It’s a little different for insects though. Instead of deciding who makes dinner and who does the dishes, they have to make a choice between mating success and survival – and two papers published today explore some of the subtleties of this literal life-and-death trade-off.
Both reproducing and maintaining a healthy immune system are biologically expensive, so insects have to make smart choices about where to allocate their energetic resources, especially when they’re going through lean times. Previous work has often considered the biological cost of reproduction from the female’s perspective, but both of today’s papers investigate the other side of the coin: how males deal with this evolutionary conundrum.
Producing sperm can be hard work, so males need to be smart about it, and allocate their resources appropriately. In “Ejaculate economics: testing the effects of male sexual history on the trade-off between sperm and immune function in Australian crickets,” the authors report that male Australian crickets produce higher quality sperm when they are housed with sexually mature females than with immature females. The crickets couldn’t maintain this high quality sperm indefinitely though; at 13 days, the sperm quality was approximately the same for all the crickets, regardless of their cage-mates.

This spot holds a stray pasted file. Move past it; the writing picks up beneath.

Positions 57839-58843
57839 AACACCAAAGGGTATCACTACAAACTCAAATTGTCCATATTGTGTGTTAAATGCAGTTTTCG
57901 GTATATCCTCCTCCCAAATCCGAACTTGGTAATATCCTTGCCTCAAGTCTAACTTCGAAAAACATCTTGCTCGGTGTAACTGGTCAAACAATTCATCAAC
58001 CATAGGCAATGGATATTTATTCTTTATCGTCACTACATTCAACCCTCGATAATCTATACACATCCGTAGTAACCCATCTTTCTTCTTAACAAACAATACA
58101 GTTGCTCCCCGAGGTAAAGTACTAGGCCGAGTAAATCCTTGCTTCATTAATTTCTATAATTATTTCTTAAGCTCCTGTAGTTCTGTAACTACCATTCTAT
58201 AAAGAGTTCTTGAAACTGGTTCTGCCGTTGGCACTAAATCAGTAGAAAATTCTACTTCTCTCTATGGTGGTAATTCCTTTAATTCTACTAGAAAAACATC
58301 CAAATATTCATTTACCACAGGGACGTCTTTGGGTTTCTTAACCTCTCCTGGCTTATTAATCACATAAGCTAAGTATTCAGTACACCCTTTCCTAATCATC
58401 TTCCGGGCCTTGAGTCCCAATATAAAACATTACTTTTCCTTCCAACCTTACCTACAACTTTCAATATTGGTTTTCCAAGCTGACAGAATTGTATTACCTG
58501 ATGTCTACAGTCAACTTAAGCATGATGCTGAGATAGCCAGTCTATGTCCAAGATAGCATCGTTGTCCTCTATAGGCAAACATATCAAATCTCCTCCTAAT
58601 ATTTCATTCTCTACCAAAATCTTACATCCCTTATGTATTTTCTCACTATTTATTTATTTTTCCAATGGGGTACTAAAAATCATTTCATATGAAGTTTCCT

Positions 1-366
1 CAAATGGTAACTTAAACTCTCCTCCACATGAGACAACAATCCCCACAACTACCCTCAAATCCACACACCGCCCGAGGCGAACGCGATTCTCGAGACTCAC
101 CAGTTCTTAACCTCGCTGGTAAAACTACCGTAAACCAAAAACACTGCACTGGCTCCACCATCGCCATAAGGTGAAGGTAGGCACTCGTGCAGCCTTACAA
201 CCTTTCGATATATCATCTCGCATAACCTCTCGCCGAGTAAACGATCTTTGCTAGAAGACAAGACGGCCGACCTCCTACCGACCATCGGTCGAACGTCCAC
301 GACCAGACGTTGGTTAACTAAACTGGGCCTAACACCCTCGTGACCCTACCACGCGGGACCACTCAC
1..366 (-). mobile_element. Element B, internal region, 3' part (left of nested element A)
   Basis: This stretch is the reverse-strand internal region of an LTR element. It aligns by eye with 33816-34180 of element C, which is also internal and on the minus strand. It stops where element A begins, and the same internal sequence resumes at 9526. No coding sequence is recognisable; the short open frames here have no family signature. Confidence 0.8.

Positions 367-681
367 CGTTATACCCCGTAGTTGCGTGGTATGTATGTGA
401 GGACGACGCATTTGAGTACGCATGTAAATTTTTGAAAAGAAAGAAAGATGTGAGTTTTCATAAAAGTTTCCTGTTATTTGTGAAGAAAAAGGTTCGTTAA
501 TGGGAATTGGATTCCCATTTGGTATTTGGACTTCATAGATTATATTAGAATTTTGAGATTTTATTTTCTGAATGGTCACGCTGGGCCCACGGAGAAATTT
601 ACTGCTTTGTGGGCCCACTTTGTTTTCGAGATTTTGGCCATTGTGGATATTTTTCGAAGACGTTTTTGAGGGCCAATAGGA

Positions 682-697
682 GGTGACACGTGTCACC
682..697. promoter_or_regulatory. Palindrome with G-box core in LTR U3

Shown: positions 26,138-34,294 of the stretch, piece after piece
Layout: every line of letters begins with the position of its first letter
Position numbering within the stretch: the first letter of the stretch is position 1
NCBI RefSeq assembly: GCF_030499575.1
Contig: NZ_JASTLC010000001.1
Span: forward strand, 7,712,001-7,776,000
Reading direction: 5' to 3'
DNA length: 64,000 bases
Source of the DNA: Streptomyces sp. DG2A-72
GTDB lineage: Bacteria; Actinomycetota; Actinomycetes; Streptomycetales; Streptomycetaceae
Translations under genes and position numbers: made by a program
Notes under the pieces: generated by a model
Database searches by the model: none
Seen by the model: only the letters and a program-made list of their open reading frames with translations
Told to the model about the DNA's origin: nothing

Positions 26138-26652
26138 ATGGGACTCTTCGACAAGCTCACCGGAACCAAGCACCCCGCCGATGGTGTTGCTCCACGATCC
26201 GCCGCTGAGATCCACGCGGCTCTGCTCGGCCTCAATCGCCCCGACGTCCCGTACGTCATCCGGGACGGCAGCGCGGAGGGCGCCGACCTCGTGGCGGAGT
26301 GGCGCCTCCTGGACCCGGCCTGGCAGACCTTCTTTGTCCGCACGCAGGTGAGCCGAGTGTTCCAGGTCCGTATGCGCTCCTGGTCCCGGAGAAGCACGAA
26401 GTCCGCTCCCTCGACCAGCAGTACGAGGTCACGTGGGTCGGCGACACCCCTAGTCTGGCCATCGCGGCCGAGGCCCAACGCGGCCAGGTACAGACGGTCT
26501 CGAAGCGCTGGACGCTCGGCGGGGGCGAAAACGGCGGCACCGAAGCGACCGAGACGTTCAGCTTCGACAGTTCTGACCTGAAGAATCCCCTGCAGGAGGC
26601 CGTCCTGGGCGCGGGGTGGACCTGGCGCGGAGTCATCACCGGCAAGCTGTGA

The researchers, led by Damian Dowling of Monash University in Australia, also found that better sperm was correlated with decreased immune response. The correlation was weak, but the authors argue that it is likely to be biologically relevant, and fits with the hypothesis that males must choose between allocating resources to reproduction or immunity. In this case, it appears that the better sperm, and the resulting increase in possible reproductive success, was worth the risk of decreased immune readiness.
The other study, “Sex, War, and Disease: The role of parasite infection on weapon development and mating success in a horned beetle (Gnatocerus cornutus),” led by Jeffery Demuth of University of Texas at Arlington, focuses on one specific reproductive element: male weapons. On the horned beetle, that’s – you guessed it – the horn.
To test the relationship between immunity and horn size, the researchers infected broad-horned flour beetles with a tapeworm. They found that parasite infection significantly decreased horn length, but had a much smaller effect on overall body size.
These results, together with the hypothesis that the immune-challenged beetles should allocate their resources to the most important factors for reproductive success, suggest that body size, rather than horn size, should be more strongly correlated with mating success – and the results from arranged mating battles bear this out.
In other words, it appears that the beetles made the right choice when they were challenged with the parasite. They retained their best possible mating chances by maintaining their body size as much as they could and instead compromising on horn length, presumably reallocating those resources toward fighting the parasite.
Of course, none of these “choices” are conscious, but the innate biological responses are still pretty remarkable.
Image credit: Isfugl via Flickr